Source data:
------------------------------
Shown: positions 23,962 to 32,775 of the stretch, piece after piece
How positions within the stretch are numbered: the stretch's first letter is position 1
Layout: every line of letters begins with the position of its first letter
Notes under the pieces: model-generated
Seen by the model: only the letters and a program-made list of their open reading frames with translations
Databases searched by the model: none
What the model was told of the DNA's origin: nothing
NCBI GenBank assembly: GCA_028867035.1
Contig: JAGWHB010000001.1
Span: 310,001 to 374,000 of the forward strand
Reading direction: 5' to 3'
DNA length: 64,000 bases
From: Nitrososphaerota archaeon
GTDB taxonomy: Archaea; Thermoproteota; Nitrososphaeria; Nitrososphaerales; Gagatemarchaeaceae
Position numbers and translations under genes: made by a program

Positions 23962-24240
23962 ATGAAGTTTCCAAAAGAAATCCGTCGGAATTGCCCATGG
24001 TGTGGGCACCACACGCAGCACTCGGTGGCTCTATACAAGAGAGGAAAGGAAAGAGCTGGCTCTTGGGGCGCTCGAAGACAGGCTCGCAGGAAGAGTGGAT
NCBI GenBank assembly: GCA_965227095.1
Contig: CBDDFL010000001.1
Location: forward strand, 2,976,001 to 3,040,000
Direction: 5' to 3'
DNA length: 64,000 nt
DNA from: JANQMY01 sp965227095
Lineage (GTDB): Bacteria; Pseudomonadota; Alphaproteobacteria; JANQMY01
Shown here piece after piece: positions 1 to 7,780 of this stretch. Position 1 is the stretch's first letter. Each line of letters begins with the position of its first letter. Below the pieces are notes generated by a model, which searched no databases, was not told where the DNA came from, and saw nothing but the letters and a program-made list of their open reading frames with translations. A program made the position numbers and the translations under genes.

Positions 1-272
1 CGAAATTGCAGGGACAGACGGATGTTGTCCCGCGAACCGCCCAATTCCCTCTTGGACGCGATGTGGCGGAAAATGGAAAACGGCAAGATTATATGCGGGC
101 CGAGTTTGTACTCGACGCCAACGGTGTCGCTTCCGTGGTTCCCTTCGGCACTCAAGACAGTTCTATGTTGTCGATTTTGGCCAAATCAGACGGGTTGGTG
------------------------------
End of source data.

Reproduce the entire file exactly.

Shown: positions 23,962 to 32,775 of the stretch, piece after piece
How positions within the stretch are numbered: the stretch's first letter is position 1
Layout: every line of letters begins with the position of its first letter
Notes under the pieces: model-generated
Seen by the model: only the letters and a program-made list of their open reading frames with translations
Databases searched by the model: none
What the model was told of the DNA's origin: nothing
NCBI GenBank assembly: GCA_028867035.1
Contig: JAGWHB010000001.1
Span: 310,001 to 374,000 of the forward strand
Reading direction: 5' to 3'
DNA length: 64,000 bases
From: Nitrososphaerota archaeon
GTDB taxonomy: Archaea; Thermoproteota; Nitrososphaeria; Nitrososphaerales; Gagatemarchaeaceae
Position numbers and translations under genes: made by a program

Positions 23962-24240
23962 ATGAAGTTTCCAAAAGAAATCCGTCGGAATTGCCCATGG
24001 TGTGGGCACCACACGCAGCACTCGGTGGCTCTATACAAGAGAGGAAAGGAAAGAGCTGGCTCTTGGGGCGCTCGAAGACAGGCTCGCAGGAAGAGTGGAT
NCBI GenBank assembly: GCA_965227095.1
Contig: CBDDFL010000001.1
Location: forward strand, 2,976,001 to 3,040,000
Direction: 5' to 3'
DNA length: 64,000 nt
DNA from: JANQMY01 sp965227095
Lineage (GTDB): Bacteria; Pseudomonadota; Alphaproteobacteria; JANQMY01
Shown here piece after piece: positions 1 to 7,780 of this stretch. Position 1 is the stretch's first letter. Each line of letters begins with the position of its first letter. Below the pieces are notes generated by a model, which searched no databases, was not told where the DNA came from, and saw nothing but the letters and a program-made list of their open reading frames with translations. A program made the position numbers and the translations under genes.

Positions 1-272
1 CGAAATTGCAGGGACAGACGGATGTTGTCCCGCGAACCGCCCAATTCCCTCTTGGACGCGATGTGGCGGAAAATGGAAAACGGCAAGATTATATGCGGGC
101 CGAGTTTGTACTCGACGCCAACGGTGTCGCTTCCGTGGTTCCCTTCGGCACTCAAGACAGTTCTATGTTGTCGATTTTGGCCAAATCAGACGGGTTGGTG